(Press Unit of the Embassy of the Bolivarian Republic of Venezuela to the United States, July 3, 2009). This Thursday the Venezuelan group Maestros del Joropo Oriental again filled the dance floor of the Folkways Salon at the Smithsonian Folklife Festival in the US Capital. In this new concert, the Maestros del Joropo Oriental shared the stage with the Mexican group Mariachi los Camperos de Nati Cano and the Salvadoran group Chanchona Los Hermanos Lovo, who offered a varied repertoire of cumbia and ranchera.
“It fills us with satisfaction that our groups can project the wealth of Venezuelan music, and with each song we get the US audience on its feet. That shows the quality of Venezuelan talent that succeeds in establishing communication between cultures,” expressed Dayana Frontado, coordinator of the Venezuelan Center for Cultural Diversity.
The support of the Venezuelan Center for Cultural Diversity, the Venezuelan Ministry of Culture, the Chevron Corporation, and the Embassy of the Bolivarian Republic of Venezuela to the United Status made possible the participation of those groups in the sixth edition of the concert series “Venezuelan Sounds.”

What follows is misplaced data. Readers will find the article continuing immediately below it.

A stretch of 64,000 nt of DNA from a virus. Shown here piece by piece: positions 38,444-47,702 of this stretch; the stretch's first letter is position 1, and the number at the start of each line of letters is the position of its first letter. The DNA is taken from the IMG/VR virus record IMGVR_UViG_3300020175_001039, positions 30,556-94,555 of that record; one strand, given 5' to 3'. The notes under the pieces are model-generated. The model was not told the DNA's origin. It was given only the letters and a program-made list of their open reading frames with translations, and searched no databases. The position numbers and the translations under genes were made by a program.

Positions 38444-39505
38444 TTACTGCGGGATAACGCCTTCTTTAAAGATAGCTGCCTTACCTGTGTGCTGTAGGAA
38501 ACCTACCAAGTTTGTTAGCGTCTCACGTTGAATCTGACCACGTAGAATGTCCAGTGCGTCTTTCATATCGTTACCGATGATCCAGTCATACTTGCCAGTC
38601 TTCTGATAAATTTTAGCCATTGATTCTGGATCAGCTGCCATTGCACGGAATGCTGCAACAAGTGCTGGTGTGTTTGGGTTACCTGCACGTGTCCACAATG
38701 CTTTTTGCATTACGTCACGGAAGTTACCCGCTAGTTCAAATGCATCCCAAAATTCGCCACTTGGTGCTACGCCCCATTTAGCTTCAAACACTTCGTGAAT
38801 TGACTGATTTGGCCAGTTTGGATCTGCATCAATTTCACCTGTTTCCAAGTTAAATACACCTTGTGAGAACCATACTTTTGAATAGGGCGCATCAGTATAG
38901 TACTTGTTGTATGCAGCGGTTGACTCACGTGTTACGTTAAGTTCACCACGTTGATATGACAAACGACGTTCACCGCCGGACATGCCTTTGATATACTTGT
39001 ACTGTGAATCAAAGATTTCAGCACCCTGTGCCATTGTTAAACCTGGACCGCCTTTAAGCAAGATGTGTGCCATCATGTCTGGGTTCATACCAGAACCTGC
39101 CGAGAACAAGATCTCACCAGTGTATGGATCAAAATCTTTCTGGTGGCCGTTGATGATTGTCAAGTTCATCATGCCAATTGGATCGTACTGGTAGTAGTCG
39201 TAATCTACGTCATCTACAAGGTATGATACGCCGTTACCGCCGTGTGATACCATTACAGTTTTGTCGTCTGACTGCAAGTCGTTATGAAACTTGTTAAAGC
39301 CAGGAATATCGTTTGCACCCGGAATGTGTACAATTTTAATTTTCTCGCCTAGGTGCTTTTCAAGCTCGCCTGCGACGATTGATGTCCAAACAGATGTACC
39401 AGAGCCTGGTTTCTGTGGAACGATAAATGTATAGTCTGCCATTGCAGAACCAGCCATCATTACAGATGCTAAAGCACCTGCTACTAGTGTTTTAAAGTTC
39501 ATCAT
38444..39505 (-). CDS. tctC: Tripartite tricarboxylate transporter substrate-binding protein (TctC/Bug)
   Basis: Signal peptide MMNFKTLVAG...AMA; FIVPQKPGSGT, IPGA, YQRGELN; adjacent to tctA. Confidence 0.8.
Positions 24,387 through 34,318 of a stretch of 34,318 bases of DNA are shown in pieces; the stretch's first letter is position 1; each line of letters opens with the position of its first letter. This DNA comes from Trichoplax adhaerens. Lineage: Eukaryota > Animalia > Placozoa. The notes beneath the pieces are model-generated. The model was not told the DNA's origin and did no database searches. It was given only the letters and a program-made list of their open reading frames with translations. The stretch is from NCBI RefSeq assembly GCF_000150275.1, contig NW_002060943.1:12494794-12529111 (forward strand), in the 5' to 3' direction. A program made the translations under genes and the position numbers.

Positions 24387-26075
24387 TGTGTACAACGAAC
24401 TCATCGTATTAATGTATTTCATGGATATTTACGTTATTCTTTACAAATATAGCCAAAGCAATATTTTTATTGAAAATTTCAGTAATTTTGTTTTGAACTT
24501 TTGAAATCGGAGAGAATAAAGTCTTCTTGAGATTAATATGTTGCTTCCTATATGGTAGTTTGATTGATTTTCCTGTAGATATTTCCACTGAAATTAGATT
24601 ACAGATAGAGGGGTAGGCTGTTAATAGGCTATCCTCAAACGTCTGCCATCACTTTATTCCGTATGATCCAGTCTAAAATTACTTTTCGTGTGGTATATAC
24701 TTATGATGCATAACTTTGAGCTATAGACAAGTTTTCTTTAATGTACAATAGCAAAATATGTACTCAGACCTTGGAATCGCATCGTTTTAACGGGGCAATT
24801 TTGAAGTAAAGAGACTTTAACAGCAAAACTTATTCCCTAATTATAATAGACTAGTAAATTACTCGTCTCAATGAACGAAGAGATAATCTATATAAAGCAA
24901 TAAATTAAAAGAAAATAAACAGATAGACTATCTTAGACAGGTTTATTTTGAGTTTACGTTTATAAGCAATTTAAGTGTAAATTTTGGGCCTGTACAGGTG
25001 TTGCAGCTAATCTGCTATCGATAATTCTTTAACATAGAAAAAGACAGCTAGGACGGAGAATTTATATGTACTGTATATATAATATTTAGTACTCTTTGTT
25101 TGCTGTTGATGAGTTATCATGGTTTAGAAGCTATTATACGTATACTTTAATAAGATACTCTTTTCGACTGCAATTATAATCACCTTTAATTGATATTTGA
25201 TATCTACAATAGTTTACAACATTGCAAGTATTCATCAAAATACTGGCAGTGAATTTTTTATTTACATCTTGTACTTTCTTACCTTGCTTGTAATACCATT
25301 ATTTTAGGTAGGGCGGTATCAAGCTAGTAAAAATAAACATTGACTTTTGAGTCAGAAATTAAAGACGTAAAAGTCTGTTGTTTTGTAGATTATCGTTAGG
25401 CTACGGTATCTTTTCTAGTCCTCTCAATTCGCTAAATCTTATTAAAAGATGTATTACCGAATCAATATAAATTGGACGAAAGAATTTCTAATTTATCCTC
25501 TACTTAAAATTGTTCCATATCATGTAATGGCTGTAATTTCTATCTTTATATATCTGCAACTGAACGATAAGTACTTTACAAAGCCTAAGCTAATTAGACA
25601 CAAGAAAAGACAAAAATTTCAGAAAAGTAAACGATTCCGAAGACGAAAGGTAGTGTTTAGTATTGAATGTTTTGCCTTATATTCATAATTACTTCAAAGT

Venezuela also participated in the Smithsonian Folklife Festival, one of the most important folkloric festivals in the United States, with the Afro-Venezuelan musical group Cumaco. Both Venezuelan groups filled the room with applause during the program “The Americas, a Musical World.” It is the first time that Venezuela has participated in this well known festival.
"Long live Venezuela!"
In a historic event, this summer, the Smithsonian, with the support of the Venezuelan Center for Cultural Diversity, is releasing the CD “¡Y Que Viva Venezuela!: Maestros del Joropo Oriental”. This production is part of the series “Traditions” produced by the Smithsonian Folkways record label since 2002. It is the first time that the series includes popular Venezuelan music.
The tour of the Maestros del Joropo Oriental continues with shows at Chicago’s Folk and Roots Festival and the Festival Betances in Boston.